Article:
With the looming student loan debt crisis, it’s difficult to keep a positive eye on education in the worldview. Yet as the upcoming 26th annual ‘Berlin & Beyond Film Festival’ will highlight in its documentary selection “Mr. Bachmann and His Class” offers a worldview (or ‘Weltanschauung’ in German), that is as close as simply opening another window.
And that’s the unique aspect to documentary film from another part of the world. It provides a different or sometimes fresh worldview ‘Weltanschauung’
Initially released last year in 2021, “Mr. Bachmann and His Class” has continued to make an impression. The winner of four awards despite the length of it, critics such as The Hollywood Reporter have applauded “Mr. Bachmann and His Class,” as “effortlessly absorbing and deeply encouraging…”
Director/filmmaker Maria Speth in interviews described the school where Mr. Bachmann coordinates class as a regular school in a conservative town (of Stadtallendorf outside Frankfurt). What makes him unique is his ability to help the students assimilate into the society. Most of the students are immigrants or children of immigrants, some struggling with speaking German. Yet Bachmann manages to foster a sense of community in a “Utopian” sort of way, as Speth noted.
Down-to-earth in an AC/DC style sweatshirt, Mr. Bachmann has unique approaches that make the film compelling. IndieWire notes in its review, “it’s quickly clear that he greatly values opportunities to encourage his students to perform music themselves.”
Accepting the students as they are while helping them to participate despite language, cultural, and even religious barriers, is how Bachmann has been able to reach them.
As our schools here in the U.S. at every level seem to be falling behind in an increasingly complicated world, Germany and other European countries have a different approach.
“Overall, the quality of the education in Germany is much higher as there are no concessions made,” said Sina Von Reitzenstein, who works in San Francisco and hopes to make time to attend the film festival.
As someone whose parents were from Germany/Austria and who spent time growing up in both Europe and the U.S. (mostly in the SF Bay Area) Von Reitzenstein speaks from experience. “I firmly believe the major difference between German/Austrian and Western European schools is the fact that when the German/Austrian/European teenager graduates at approximately 18 years of age with an “Abitur” (Germany) or “Matura” (Austria) they are far and above better educated and prepared for higher education, than an 18-year-old high school graduate from the United States,” she added.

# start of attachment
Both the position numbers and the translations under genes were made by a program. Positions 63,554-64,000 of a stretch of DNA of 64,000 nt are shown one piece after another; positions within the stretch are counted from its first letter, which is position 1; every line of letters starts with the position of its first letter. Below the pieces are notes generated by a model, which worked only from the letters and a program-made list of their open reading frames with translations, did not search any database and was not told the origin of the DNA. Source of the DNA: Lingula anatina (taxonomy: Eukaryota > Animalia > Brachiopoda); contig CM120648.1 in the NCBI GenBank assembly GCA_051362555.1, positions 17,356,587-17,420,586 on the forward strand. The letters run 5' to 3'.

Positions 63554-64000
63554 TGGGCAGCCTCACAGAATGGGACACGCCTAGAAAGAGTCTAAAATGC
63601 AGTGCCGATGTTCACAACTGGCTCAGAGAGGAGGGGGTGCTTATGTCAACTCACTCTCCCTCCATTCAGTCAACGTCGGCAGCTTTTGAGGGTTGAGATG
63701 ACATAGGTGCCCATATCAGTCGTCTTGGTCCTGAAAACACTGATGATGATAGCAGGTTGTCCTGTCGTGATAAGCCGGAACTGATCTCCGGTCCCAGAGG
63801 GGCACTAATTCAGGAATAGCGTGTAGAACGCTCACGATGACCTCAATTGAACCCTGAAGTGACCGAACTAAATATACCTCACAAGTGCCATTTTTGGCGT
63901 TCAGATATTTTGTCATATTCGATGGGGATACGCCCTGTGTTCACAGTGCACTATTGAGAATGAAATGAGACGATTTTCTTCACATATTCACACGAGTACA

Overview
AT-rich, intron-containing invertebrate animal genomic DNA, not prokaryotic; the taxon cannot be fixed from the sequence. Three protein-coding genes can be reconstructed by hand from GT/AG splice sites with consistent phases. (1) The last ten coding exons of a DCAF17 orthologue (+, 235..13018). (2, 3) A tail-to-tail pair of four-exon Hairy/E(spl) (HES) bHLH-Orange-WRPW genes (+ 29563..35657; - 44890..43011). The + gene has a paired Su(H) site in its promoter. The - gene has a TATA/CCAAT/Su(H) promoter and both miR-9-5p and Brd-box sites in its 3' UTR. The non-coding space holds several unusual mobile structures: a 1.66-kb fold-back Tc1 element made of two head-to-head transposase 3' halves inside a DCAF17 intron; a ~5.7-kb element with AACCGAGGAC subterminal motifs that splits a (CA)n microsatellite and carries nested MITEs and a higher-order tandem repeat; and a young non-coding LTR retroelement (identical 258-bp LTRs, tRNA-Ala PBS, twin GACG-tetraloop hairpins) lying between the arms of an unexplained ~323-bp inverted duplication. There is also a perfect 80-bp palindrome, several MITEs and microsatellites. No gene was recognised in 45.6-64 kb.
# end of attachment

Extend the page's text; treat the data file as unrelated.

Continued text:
Analysts and observers have noted that American schools are still operating under an ‘Industrial age’ system still focusing on factory-like results.
Taking a step back, while American schools have traditionally looked to British influences to form school structure, another European influence was also involved. Surprise! It was that of the German; think of concepts and structures like Kindergarten, P.E., and field trips, these were all due to the influx of German/Austrian immigrants of the 19th Century, as the archives of the U.S. Library of Congress point out.
The U.S. education system, from the lowest grades to the highest, would be unrecognizable without ideas championed by German immigrants. German culture has long cultivated a strong commitment to education, and Germans brought this dedication with them to their new home. In 1855, German immigrants in Wisconsin launched the first kindergarten in America, based on the kindergartens of Germany. Germans introduced physical education and vocational education into the public schools, and were responsible for the inclusion of gymnasiums in school buildings. More important, they were leaders in the call for universal education, a notion not common in the U.S. at the time.
“Yes, physical education is a tradition in Germany and Austria,”said Von Reitzenstein. “But really it is for health,” she explained further. “German culture would never allow every single weekend to be completely wasted by families running from one game to another and cheering their kids on.” The heavy focus on sports, she pointed out, “is an American phenomenon.”
When she was told about the Berlin & Beyond Film Festival and this documentary, Von Reitzenstein applauded. As she sees it, America is an industrial nation. Americans share a lot with their European counterparts with regards to cultural diversity, a migrant working class, and political-religious issues that can easily polarize and divide people.
As currently in San Francisco, the SF Unified School District is seeking to shutdown schools and its City College is laying off teachers, there are committed teachers here in the U.S. like Bachmann. Unfortunately, they are an exception.
“The U.S. education system in general is underwhelming,” said Von Reitzenstein. This documentary provides a ray of hope, one that Von Reitzenstein is proud to say is “besonders deutsch” – particularly German.
The Goethe-Institut of San Francisco founded the Berlin & Beyond Film Festival as a way to foster greater cultural understanding and be a bridge for positive connection in an ever-changing world. San Francisco Grants for the Arts, DW (Deutsche Welle), and the Excelsior German Center are also sponsoring this year’s film festival.
German Films / German Film Office, the Consulate General of Germany, and the Consulate General of Switzerland are Signature Sponsors. Making its West Coast Premiere, “Mr. Bachmann and His Class”– (Herr Bachmann und seine Klasse) is one of two features in this year’s festival Doc Features section.
Berlin & Beyond Film Festival begins on March 11 and concludes on March 16. The Goethe-Institut is pleased that this year will be an “in-person” event with current COVID-19 protocols and procedures in place. For the full schedule of screenings, various venues and events visit the Berlin & Beyond website.